Haemodynamic responseThere were mild improvements in haemodynamic parameters in the control and prednisolone groups, but significant improvements in both the azathioprine and cyclosporine groups.
HistologyOne in four patients in the control group showed histological improvement. 2 of 5 patients in the prednisolone group showed improved. All 6 patients in the azathioprine group and all 4 in the cyclosporine group had no signs of myocardial inflammation at the end of treatment.
Maisch et al
38 patients with an infiltrate and haemodynamic impairment (ejection fraction <55% and cardiomegaly) were included. They were randomised into two groups: Group 1 was treated with restraint of physical activity, optional ACE inhibitor, digitalis and diuretics; and Group 2 was treated for 4 weeks with azathioprine and prednisolone then a tapering dose for two months in addition. Follow-up biopsies and haemodynamics were completed after 3 months.Randomised control studyBiopsy serumGroup I: infiltrate present in 21%, IgG and C3 present in 95%, virology positive in 42%. Group 2: infiltrate present 15%, IgG and C3 in 26% and virology positive in 36%.A small number of patients were involved in the study with a limited follow-up period. Query: statistical misrepresentation on the results table (NYHA class percentages add up to 110% for Group 1).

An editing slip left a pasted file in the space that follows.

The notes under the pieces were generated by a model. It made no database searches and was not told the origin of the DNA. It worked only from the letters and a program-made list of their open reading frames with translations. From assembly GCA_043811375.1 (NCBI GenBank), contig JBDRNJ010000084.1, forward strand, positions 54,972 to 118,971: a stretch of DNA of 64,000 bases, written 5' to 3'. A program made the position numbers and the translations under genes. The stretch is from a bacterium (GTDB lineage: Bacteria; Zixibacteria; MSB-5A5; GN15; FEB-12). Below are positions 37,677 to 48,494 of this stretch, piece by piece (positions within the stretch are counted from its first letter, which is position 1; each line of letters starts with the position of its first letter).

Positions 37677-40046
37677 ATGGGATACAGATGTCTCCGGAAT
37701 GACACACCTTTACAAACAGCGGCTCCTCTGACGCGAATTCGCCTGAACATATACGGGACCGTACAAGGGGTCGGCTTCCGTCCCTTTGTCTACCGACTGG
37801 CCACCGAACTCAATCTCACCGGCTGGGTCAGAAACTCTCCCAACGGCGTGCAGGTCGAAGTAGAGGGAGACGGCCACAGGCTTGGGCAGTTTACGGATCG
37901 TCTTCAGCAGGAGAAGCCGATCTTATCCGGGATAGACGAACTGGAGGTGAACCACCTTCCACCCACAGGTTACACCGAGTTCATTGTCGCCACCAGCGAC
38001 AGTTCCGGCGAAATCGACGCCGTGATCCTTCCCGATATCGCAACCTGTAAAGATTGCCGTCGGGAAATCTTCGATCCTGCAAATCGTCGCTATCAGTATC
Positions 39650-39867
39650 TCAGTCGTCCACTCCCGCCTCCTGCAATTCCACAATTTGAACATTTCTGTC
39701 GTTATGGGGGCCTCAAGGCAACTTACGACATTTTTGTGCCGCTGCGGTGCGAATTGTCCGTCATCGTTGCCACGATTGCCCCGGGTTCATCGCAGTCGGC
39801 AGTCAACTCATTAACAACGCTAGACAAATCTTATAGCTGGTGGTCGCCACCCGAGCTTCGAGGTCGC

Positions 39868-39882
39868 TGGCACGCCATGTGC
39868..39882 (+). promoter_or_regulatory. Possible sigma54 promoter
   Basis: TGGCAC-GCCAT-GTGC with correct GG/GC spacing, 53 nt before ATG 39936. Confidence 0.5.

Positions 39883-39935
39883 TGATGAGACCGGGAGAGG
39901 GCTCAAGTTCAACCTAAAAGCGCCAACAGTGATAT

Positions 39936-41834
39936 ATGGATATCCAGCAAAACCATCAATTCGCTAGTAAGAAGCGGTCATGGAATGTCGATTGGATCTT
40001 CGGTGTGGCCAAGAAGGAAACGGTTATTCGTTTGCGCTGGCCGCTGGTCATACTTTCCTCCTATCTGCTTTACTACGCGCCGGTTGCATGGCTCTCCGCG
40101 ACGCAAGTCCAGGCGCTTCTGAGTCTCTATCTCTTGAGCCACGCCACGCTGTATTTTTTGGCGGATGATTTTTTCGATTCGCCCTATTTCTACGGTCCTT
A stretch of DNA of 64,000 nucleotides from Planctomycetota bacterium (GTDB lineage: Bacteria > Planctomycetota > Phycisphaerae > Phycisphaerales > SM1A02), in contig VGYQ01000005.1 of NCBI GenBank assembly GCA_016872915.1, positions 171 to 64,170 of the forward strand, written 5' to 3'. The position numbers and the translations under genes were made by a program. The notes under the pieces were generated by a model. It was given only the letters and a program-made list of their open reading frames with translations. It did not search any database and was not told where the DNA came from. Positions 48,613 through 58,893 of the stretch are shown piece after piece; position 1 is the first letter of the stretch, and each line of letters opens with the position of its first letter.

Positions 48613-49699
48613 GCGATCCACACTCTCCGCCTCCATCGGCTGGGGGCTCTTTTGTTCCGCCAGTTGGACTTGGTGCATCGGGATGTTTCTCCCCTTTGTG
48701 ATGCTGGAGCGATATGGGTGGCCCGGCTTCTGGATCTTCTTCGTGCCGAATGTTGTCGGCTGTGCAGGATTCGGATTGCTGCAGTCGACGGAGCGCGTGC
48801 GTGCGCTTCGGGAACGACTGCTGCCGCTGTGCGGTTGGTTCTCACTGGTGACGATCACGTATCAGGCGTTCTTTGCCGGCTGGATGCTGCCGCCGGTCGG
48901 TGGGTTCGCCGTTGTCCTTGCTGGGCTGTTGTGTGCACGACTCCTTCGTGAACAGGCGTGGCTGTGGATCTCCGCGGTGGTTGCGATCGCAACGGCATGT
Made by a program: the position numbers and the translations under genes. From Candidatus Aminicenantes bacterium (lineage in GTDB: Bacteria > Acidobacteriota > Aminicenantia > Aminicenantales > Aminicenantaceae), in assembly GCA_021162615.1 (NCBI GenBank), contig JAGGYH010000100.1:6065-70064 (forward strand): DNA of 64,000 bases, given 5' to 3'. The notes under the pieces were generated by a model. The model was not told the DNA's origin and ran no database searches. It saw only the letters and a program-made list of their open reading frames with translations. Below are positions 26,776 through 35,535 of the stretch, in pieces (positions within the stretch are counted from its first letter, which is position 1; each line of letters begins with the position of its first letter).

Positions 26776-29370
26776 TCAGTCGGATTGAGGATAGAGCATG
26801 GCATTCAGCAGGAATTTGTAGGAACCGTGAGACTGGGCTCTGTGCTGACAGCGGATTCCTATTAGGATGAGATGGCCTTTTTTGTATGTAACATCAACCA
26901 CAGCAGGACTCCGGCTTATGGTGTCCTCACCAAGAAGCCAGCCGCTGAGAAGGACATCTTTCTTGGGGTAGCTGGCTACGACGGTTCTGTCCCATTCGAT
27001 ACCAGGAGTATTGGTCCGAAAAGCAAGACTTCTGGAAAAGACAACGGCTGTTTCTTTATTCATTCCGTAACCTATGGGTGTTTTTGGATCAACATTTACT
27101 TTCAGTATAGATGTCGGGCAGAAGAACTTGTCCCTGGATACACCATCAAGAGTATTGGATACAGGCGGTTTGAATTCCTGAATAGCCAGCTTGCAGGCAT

NYHA classGroup I: 21% improved, 21% deteriorated, 68% unchanged. Group II: 53% improved, 24% deteriorated and 26% unchanged.
Left ventricular ejection fractionGroup I: 15% improved, 26% deteriorated and 59% unchanged. Group II: 47% improved, 26% deteriorated and 32% unchanged.